I don’t know. Maybe I am in search of something myself. A lot of interviews have been about this and I realised, “There’s a pattern.” Maybe I will find my answer in my next, which will complete a trilogy! On a serious note, I don’t think it’s just the search that has a pattern but it is also about migration, minorities and identity and there are a lot of common themes that I have touched up on in both the films. That’s a certain area that intrigues me. But now that I think about it, my next film will be completely different. I don’t think you will see any of these elements in it.
Q. Do these themes also come from a personal space because you went abroad to study and when you came back you felt unaccepted in your own country?
It can be. But I was among the privileged few. My father was doing well, he took me abroad, I studied there. I’m talking about the vast minority who are a majority. In this era of globalization where there is materialization and fast life and instant gratification is the mantra of the nation, the poorer people or the lesser privileged people, they come to the nation’s attention as a statistic when something happens to them.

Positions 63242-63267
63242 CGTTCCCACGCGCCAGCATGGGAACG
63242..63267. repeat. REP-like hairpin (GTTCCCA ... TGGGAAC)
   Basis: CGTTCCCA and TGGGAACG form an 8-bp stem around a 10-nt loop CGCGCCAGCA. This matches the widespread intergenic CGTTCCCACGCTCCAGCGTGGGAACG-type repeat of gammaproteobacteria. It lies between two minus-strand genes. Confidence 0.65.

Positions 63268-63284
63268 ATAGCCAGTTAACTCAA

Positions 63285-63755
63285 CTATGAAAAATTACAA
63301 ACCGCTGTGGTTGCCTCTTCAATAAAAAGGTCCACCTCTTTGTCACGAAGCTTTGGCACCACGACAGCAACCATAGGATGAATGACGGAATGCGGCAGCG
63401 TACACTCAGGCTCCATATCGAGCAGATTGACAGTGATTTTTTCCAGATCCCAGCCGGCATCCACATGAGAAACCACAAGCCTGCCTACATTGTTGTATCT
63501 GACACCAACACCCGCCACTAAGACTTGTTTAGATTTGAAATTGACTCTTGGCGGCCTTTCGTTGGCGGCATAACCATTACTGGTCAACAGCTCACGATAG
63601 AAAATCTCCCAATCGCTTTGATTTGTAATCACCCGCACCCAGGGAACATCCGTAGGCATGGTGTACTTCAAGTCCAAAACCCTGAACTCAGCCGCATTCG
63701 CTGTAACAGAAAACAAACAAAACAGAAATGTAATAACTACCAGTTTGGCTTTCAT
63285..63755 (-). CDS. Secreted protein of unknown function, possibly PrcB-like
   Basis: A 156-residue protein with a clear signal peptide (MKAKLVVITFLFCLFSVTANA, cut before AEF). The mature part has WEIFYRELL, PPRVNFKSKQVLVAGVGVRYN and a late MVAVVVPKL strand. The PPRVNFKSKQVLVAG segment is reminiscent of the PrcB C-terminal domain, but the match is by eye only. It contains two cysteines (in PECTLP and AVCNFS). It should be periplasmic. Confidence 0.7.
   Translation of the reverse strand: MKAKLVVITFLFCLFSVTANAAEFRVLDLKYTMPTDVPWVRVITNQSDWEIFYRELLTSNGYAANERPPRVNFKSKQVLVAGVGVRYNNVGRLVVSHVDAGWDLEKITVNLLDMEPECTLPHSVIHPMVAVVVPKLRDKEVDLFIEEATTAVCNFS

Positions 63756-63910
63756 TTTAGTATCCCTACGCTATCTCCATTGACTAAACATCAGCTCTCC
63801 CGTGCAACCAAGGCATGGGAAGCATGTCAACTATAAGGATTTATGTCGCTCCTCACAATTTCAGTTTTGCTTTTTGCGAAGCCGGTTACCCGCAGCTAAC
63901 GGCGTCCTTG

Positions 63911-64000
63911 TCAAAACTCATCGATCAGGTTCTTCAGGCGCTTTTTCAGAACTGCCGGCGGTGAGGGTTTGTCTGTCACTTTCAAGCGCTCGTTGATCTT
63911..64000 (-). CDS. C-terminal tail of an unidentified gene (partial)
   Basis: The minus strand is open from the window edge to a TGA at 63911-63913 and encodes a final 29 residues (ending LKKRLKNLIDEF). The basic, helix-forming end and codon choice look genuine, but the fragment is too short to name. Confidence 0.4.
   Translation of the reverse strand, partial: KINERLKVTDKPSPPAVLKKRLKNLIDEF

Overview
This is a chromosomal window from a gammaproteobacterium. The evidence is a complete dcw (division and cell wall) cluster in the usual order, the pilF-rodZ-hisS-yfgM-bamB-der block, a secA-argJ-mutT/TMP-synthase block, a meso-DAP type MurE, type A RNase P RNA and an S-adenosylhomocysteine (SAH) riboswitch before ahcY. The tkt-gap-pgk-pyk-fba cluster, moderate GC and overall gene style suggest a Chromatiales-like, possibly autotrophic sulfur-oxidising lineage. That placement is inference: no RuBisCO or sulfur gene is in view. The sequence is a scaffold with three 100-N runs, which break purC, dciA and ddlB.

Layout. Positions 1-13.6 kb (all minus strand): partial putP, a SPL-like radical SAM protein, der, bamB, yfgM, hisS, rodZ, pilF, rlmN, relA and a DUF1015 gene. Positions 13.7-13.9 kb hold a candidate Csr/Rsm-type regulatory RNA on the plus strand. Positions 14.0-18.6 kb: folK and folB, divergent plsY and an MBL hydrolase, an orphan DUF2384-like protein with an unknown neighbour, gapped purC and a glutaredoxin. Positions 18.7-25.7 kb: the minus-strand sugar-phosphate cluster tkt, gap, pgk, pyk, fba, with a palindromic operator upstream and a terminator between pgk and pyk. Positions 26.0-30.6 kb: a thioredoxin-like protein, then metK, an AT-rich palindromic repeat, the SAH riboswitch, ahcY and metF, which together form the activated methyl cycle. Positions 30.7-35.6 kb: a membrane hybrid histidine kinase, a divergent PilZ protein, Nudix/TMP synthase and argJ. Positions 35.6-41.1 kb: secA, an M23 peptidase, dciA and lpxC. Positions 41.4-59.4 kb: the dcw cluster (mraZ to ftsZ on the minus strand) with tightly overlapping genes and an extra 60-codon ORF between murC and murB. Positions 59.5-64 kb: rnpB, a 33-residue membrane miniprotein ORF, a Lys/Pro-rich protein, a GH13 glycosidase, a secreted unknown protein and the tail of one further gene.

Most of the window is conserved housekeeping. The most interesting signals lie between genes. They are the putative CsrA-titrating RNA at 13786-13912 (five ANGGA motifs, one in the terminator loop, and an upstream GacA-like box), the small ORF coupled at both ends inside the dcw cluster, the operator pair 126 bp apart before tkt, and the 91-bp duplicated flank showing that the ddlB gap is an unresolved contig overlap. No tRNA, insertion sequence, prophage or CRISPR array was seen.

I am talking about their story, I am talking about survival. That is very different from my own personal experience.
Is it easy to switch on and off when you have your daughter right next to you while you write?
I don’t know any other way. I am conditioned that way. We are all conditioned in some ways, aren’t we? We are all conditioned to put on different hats and play different roles. The one role that I enjoy playing proudly and beautifully is of a mother. It comes really naturally to me. When I have these deadlines and I’ve to do this, she is such a special, little girl that she understands. Sometimes she goes around in the room, creating havoc, to seek my attention but since a young age, she has been sitting next to me, playing, while I have been writing.